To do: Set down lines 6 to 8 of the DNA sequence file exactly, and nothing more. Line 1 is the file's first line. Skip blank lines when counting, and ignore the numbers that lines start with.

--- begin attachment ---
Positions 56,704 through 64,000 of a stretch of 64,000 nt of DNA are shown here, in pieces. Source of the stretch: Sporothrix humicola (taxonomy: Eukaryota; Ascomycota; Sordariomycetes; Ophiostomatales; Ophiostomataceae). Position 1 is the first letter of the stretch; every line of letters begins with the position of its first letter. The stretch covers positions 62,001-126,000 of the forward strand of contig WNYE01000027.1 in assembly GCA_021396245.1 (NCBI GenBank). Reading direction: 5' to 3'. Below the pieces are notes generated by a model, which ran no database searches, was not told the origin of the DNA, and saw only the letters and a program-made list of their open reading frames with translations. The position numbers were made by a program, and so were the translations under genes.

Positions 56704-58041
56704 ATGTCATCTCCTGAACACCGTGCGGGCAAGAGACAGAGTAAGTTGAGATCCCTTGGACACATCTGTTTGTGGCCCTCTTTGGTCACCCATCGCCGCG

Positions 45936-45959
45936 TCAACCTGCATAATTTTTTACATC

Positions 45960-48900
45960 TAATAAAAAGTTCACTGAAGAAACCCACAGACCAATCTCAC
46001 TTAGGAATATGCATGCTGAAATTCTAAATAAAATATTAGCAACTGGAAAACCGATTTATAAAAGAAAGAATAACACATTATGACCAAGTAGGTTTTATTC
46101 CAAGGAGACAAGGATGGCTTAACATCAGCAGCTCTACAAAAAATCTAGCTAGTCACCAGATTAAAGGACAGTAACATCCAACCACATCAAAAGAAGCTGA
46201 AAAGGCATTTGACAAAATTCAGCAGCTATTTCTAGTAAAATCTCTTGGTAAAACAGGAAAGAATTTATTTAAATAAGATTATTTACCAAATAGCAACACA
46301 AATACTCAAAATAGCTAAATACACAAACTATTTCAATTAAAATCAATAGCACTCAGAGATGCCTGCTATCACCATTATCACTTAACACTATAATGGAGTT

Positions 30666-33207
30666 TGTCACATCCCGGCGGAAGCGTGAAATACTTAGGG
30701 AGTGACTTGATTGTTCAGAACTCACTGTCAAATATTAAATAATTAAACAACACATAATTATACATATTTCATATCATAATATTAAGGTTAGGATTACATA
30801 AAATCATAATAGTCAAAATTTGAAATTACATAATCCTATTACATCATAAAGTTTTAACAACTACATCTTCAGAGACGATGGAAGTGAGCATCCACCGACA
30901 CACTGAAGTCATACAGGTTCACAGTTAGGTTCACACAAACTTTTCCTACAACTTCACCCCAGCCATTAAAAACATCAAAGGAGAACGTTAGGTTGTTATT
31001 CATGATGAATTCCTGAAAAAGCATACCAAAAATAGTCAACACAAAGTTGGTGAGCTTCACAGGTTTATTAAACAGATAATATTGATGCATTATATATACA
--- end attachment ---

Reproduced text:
Positions 45960-48900
45960 TAATAAAAAGTTCACTGAAGAAACCCACAGACCAATCTCAC
46001 TTAGGAATATGCATGCTGAAATTCTAAATAAAATATTAGCAACTGGAAAACCGATTTATAAAAGAAAGAATAACACATTATGACCAAGTAGGTTTTATTC